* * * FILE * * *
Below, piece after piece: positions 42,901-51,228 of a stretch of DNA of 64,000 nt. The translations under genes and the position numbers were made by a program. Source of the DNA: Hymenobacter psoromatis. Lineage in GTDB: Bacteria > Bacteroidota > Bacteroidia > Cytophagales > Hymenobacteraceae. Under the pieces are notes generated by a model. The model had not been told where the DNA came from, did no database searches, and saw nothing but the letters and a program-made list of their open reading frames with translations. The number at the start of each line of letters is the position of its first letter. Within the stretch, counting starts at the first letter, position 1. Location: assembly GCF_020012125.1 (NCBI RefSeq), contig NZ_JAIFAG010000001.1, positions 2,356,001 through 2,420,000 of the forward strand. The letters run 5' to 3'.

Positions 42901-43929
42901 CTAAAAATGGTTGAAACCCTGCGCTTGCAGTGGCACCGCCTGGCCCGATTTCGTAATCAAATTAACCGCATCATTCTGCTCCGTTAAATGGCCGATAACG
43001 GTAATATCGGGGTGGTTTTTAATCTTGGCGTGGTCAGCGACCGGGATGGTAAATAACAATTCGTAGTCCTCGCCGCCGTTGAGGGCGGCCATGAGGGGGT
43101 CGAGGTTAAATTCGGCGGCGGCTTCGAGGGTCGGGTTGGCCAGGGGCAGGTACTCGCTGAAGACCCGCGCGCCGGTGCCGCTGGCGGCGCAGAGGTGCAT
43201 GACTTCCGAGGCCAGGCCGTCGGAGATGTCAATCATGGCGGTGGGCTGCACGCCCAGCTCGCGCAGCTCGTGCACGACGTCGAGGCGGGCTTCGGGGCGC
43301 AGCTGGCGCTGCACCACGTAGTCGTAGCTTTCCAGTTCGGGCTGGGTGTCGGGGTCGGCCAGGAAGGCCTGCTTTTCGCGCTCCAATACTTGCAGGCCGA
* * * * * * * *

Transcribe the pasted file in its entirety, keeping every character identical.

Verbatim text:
Below, piece after piece: positions 42,901-51,228 of a stretch of DNA of 64,000 nt. The translations under genes and the position numbers were made by a program. Source of the DNA: Hymenobacter psoromatis. Lineage in GTDB: Bacteria > Bacteroidota > Bacteroidia > Cytophagales > Hymenobacteraceae. Under the pieces are notes generated by a model. The model had not been told where the DNA came from, did no database searches, and saw nothing but the letters and a program-made list of their open reading frames with translations. The number at the start of each line of letters is the position of its first letter. Within the stretch, counting starts at the first letter, position 1. Location: assembly GCF_020012125.1 (NCBI RefSeq), contig NZ_JAIFAG010000001.1, positions 2,356,001 through 2,420,000 of the forward strand. The letters run 5' to 3'.

Positions 42901-43929
42901 CTAAAAATGGTTGAAACCCTGCGCTTGCAGTGGCACCGCCTGGCCCGATTTCGTAATCAAATTAACCGCATCATTCTGCTCCGTTAAATGGCCGATAACG
43001 GTAATATCGGGGTGGTTTTTAATCTTGGCGTGGTCAGCGACCGGGATGGTAAATAACAATTCGTAGTCCTCGCCGCCGTTGAGGGCGGCCATGAGGGGGT
43101 CGAGGTTAAATTCGGCGGCGGCTTCGAGGGTCGGGTTGGCCAGGGGCAGGTACTCGCTGAAGACCCGCGCGCCGGTGCCGCTGGCGGCGCAGAGGTGCAT
43201 GACTTCCGAGGCCAGGCCGTCGGAGATGTCAATCATGGCGGTGGGCTGCACGCCCAGCTCGCGCAGCTCGTGCACGACGTCGAGGCGGGCTTCGGGGCGC
43301 AGCTGGCGCTGCACCACGTAGTCGTAGCTTTCCAGTTCGGGCTGGGTGTCGGGGTCGGCCAGGAAGGCCTGCTTTTCGCGCTCCAATACTTGCAGGCCGA